Recommendation for all entrepreneurs: If you have a significant other, declare tonight life dinner.
Here’s how. Make a reservation right now at one of your favorite restaurants. Go out – just the two of you. Buy your significant other a gift. If you are male, buy her flowers in addition to the gift. If you are female, buy him flowers also (guys like flowers too.) Or chocolate – chocolate is always good. Turn off your cell phones and hand them to the other person. Spend a long slow dinner enjoying each others company. Talk about what happened last month – the good and the bad. Don’t argue or justify – just talk about what happened, and more importantly, how you felt about it. Remember positive feedback is more effective than negative feedback. But don’t forget to talk about difficult things or ongoing challenges. Just don’t try to solve the problems in real time – focus on empathy. And keep talking. If tears flow, that’s ok – it happens. Use it to get to a deeper level about what’s going on. But stay calm – focus on empathy. Make sure you shift to talk about what’s going on in the upcoming month. And remember the tears – and try to propose some changes to the tempo so the next month goes better. Being in a relationship with an entrepreneur is hard – possibly harder than being an entrepreneur. Recognize that and keep talking. If you drink, get a nice bottle of wine. Don’t be afraid to get a second one. Order dessert, even if you are on a diet, it’s life dinner after all. Take your time. Don’t ask for the bill before the table is completely clear and you are done talking. By this point you won’t feel like checking in to Foursquare or checking your email (it’s Friday night – nothing that can’t wait until tomorrow is going on) so enjoy the rest of the evening and night together. And don’t give each other back your phones until the morning.
Amy and I have been doing this for 12 years. We miss one or two a year – that’s ok as it’s part of our fail 12.5% of the time rule (I get to blow it one out of eight times.) Occasionally we’ll invite another couple – tonight we are having dinner with Bala Kamallakharan (the creator of Startup Iceland) and his wife Agusta who have been incredible hosts for us this week in Iceland. But usually it’s just the two of us.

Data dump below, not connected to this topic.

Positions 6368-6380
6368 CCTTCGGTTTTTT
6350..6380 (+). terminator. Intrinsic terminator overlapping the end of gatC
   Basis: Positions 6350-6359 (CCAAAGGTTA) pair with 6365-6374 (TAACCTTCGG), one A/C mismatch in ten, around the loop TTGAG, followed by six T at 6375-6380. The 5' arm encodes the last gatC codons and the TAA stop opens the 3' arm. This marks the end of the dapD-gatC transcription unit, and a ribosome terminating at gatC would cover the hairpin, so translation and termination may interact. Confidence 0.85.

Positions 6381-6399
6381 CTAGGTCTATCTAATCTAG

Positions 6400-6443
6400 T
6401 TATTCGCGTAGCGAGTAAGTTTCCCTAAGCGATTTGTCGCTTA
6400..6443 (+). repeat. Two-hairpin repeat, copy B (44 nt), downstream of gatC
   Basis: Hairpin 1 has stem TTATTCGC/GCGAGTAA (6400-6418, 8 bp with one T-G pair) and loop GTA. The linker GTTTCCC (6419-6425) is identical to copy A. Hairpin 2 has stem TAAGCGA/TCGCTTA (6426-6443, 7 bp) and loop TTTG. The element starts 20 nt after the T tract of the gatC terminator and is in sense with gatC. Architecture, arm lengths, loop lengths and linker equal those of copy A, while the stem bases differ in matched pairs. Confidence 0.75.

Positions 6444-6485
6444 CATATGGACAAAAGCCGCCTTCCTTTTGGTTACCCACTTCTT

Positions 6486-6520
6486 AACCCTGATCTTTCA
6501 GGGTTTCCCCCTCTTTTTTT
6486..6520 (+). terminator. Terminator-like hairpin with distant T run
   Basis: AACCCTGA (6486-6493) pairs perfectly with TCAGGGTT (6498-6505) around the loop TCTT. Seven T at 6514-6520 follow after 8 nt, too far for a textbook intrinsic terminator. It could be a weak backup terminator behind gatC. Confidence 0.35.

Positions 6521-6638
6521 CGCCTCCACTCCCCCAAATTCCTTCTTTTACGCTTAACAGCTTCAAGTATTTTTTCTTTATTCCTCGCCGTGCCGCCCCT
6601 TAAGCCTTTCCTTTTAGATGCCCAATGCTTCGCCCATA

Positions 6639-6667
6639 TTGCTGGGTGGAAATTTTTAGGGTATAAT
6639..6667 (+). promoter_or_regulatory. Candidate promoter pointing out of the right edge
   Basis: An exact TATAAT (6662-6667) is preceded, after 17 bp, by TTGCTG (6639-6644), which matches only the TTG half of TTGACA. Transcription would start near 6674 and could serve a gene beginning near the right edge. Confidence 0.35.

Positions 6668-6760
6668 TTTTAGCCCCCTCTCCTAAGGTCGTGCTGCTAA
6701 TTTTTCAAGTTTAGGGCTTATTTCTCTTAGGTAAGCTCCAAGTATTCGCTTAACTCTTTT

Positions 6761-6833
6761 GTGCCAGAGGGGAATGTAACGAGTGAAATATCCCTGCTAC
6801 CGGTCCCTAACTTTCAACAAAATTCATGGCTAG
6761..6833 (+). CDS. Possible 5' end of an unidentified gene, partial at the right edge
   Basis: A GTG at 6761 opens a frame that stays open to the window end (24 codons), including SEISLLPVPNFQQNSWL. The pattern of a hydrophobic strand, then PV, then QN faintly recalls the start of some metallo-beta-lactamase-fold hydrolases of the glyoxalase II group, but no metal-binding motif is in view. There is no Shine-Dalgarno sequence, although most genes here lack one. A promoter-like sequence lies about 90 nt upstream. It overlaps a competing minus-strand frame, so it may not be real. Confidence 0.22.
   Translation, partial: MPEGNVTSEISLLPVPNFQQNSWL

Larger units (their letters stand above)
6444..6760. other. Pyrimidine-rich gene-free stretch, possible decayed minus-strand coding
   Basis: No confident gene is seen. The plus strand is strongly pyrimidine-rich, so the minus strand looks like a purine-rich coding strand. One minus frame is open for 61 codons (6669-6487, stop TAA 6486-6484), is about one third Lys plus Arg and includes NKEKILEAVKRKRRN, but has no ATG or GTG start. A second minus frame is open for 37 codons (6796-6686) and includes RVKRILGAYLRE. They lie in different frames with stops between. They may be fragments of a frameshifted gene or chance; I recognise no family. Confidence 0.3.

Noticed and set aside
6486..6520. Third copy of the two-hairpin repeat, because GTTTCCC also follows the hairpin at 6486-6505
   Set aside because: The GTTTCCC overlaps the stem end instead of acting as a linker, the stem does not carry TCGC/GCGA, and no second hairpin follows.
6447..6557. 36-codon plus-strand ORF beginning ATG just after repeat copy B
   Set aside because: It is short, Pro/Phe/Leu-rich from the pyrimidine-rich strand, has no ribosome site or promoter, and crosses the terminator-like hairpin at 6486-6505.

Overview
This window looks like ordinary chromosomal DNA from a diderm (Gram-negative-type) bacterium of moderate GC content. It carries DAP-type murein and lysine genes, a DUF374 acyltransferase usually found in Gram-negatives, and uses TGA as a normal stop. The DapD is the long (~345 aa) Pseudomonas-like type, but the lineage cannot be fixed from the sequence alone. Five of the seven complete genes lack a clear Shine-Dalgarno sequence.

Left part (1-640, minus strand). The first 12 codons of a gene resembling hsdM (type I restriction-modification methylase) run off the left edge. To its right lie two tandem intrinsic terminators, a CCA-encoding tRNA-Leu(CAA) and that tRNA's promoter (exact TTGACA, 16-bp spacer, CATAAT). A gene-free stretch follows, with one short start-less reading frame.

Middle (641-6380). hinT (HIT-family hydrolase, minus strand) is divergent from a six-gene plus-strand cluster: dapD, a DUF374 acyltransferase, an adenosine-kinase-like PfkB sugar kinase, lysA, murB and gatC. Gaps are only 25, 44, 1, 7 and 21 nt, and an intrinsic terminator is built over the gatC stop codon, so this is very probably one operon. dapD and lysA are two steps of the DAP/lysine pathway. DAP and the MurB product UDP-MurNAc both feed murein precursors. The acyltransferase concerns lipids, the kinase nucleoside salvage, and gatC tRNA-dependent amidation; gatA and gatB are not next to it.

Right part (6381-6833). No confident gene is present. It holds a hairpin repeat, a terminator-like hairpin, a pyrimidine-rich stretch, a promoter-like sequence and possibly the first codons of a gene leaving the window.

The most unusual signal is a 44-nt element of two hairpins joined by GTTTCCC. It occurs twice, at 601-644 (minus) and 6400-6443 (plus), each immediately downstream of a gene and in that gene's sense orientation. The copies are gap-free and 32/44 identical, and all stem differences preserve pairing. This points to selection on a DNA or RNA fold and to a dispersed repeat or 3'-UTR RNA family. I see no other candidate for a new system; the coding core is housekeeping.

Every now and then it’s a total disaster. I can remember at least two times where the tears were so intense that the waiters stayed away for a while. But we hung there and kept talking. And the tears eventually stopped and we got to a deeper place. And it was good, full of truthiness, and worth it.
Our gifts have ranged greatly over the years. Amy gets lot of art and jewelry. I get Tom’s shoes with skulls and crossbones, remote control fart machines, and a Range Rover. I think this month I’m getting a bunch of Puffin Made In Iceland Wool Hats. It evens out over time but it always brings a special smile to each of our faces when we see the other person enjoying their Life Dinner gift.
Try it. Tonight.
I’ve described this magic approach to staying connected with family when you are far away three times in the past few days. The first time was to a set of entrepreneurs in TechStars New York who were from Vancouver and have spouses and significant others back home. The second time was to an entrepreneur at the NewMe Accelerator who has a spouse and kids in Atlanta. The third was last night to a team of entrepreneurs we are in the midst of closing a financing with. Since it came up three times in rapid succession, I decided it was time for a blog post describing it.